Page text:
Sunday, June 30, 2013

Iron Mountain 100K

Advertised as a "Backcountry MTB Ride", Iron Mountain 100K does not disappoint.

The race starts in the cycling Mecca that is Damascus, VA.  The town is located at the intersection of the Appalachian Trail and the Virginia Creeper Trail.  The bike shops, outfitter stores and bike shops out number all other businesses.  Today, though, I think the race bikes out numbered the cushy-seat, raised handlebar variety.

We did ride on the Creeper Trail.  But not far.  After the neutral start in Damascus Town Park we rode for 4 or 5 miles on the Creeper Trail (at a pretty rapid rate) before hitting the single track and the first climb.  It was kinda steep and was technical enough to border on riding and hiking.  It was a pretty long climb and really separated the pack.  There was a bit of sketchy descending.  Not because of the steepness, but because it was side-of-the-mountain, mostly off camber and covered in dry leaves.  But it's not a long section and we soon roll into aid station #1 where my lovely wife is waiting with everything I need to get to aid #3 (I hope).

Immediately following the aid station is a long road gradual climb.  With no drafting help available behind me, I tuck my head and drill it at a pace I feel that I can maintain for the next few miles.  It was fast enough to catch another rider before making the hard right turn onto the next section of single track.  ...and more climbing.  This section included steep single track and fire road climbs, but most notable to me was a fast, rocky descent.  It was loose "baby head" rocks (i.e. the size of a baby's head) covering the width of the double track.  It was a constant choice of choosing the smoothest, least-likely-to-flat line and guessing how fast to go without flatting.  I guess I did OK because I felt my rear rim bottom out a few times, but all air remained intact.

Somewhere along the line I jettisoned a water bottle (full, of course).  Fortunately aid station #2 came up pretty quickly.  I grabbed another water bottle and hammered on.  Next up was a looong gravel road climb.  It's mostly packed-in pretty good - to the point where it's rather like a cobble stone street.  I normally excel on these kinds of climbs, and I did OK but apparently I bent my rear derailleur somewhere as I am now rather limited in gear selection.  The chain will only stay in a few of the lower gears and I now have the ability to shift right off the biggest cog and into the spokes.  Which I did a total of 3 times throughout the day...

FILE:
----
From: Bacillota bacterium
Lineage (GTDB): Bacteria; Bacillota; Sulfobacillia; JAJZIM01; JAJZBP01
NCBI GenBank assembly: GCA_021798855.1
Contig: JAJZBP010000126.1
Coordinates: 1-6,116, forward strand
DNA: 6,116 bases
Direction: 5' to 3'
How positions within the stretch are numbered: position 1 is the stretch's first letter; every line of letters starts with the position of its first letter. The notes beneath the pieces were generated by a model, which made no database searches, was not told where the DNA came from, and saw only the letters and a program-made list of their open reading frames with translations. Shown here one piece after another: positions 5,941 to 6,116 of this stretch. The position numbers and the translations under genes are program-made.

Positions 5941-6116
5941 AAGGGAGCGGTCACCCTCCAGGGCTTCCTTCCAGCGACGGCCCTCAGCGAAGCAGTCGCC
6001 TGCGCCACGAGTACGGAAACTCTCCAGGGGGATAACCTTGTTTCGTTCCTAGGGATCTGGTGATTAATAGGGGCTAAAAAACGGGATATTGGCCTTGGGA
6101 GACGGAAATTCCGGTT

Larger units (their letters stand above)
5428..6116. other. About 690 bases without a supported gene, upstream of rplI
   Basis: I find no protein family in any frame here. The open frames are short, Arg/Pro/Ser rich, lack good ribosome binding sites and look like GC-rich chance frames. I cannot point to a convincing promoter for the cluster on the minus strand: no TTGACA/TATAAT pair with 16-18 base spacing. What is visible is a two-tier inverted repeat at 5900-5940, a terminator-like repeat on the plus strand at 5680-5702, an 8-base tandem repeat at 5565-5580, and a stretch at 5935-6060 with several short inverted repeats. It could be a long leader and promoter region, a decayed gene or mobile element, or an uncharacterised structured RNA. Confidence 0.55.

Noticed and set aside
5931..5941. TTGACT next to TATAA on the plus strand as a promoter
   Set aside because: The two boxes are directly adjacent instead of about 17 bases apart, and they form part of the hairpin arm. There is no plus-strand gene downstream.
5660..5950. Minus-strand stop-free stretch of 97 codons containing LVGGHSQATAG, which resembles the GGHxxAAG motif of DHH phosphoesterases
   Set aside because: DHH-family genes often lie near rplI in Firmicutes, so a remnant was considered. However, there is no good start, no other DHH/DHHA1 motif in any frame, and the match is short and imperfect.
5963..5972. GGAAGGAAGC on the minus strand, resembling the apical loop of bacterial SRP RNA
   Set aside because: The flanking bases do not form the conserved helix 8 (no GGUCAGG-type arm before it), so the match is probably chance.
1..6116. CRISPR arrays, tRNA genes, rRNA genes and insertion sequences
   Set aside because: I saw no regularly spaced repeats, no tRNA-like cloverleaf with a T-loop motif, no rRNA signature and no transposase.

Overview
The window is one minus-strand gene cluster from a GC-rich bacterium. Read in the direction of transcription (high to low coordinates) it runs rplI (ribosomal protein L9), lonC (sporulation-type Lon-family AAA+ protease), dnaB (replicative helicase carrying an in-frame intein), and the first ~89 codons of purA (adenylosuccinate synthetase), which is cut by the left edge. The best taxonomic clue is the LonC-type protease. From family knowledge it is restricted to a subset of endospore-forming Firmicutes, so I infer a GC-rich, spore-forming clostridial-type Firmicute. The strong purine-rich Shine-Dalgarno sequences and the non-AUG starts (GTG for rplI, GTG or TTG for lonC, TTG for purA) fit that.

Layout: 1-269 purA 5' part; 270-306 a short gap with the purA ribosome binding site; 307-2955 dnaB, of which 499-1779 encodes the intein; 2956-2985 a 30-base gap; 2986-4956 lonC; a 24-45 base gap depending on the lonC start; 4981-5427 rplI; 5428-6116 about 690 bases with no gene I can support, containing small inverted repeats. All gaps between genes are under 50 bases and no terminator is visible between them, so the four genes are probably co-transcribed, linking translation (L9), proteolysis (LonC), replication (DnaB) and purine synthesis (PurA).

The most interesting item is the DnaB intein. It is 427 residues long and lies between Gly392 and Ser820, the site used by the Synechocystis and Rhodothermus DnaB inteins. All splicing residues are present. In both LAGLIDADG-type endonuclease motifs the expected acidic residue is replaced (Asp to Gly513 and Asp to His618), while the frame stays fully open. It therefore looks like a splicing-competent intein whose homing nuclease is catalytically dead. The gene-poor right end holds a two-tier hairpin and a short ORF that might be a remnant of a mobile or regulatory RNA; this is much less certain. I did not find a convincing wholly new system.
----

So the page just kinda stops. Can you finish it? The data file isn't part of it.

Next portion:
While this section was a lot of climbing, there was some sweet, flowy descending that ended at aid #3.  I meet my wife and refuel and head into another single track section.  Uphill.  We actually doubled back onto the "baby head" rocky section.  However, this time it was a climb instead of a descent.  While the likelihood of a flat is somewhat diminished at the reduced climbing pace, there are riders still descending this section.  Fortunately it was wide enough not to cause any issues.  We soon turn off for more climbing.  A few muddy sections and a fast descent to aid #4.

From here, it's not far from the finish.  Feeling refreshed from recovering on the most recent descent I feel like I can push it hard to the end.  This motivation carries me the majority of the last long climb, but the constant shifting issues are starting to bother me.  I don't always have an appropriate gear for the constant-grade climbs leaving me to spin extra fast or grunt it out in a big gear.  When the gravel road climb turns into a single track climb there are sections I can't ride in my choice of gears, forcing me to hike.  Many sections are only cleared with a concentrated focus on just getting to the top.  But I know this is the last big climb, so I can afford to give it all I have left.

After some welcome, fast descending there is more steep single track climbing, which means a few more short hikes.  I don't really lose much time, it just zaps a little extra energy hopping on off the bike. 

And then, after the last hiking section, the final descent begins.  It's fast and it's hairy.  Some corners are banked and smooth enough to take full speed.  Others are not.  At one point I bounced over a rough, loose, rocky section which nearly bounced me over the side of the mountain.  I was just about to "assume crash position" when the tires catch and I make the corner.  The second time this happens I decide I need to slow a bit.  I enjoy the rest of the descent at a little more reasonable pace.  Near the bottom it is less steep and more undulating, crossing over several shallow, refreshingly cool streams.

At the bottom of the descent is the official time clock.  It clicks 5:24, good enough for 10th overall.  Not a bad day at all.

See you on the trails!

No comments:

Post a Comment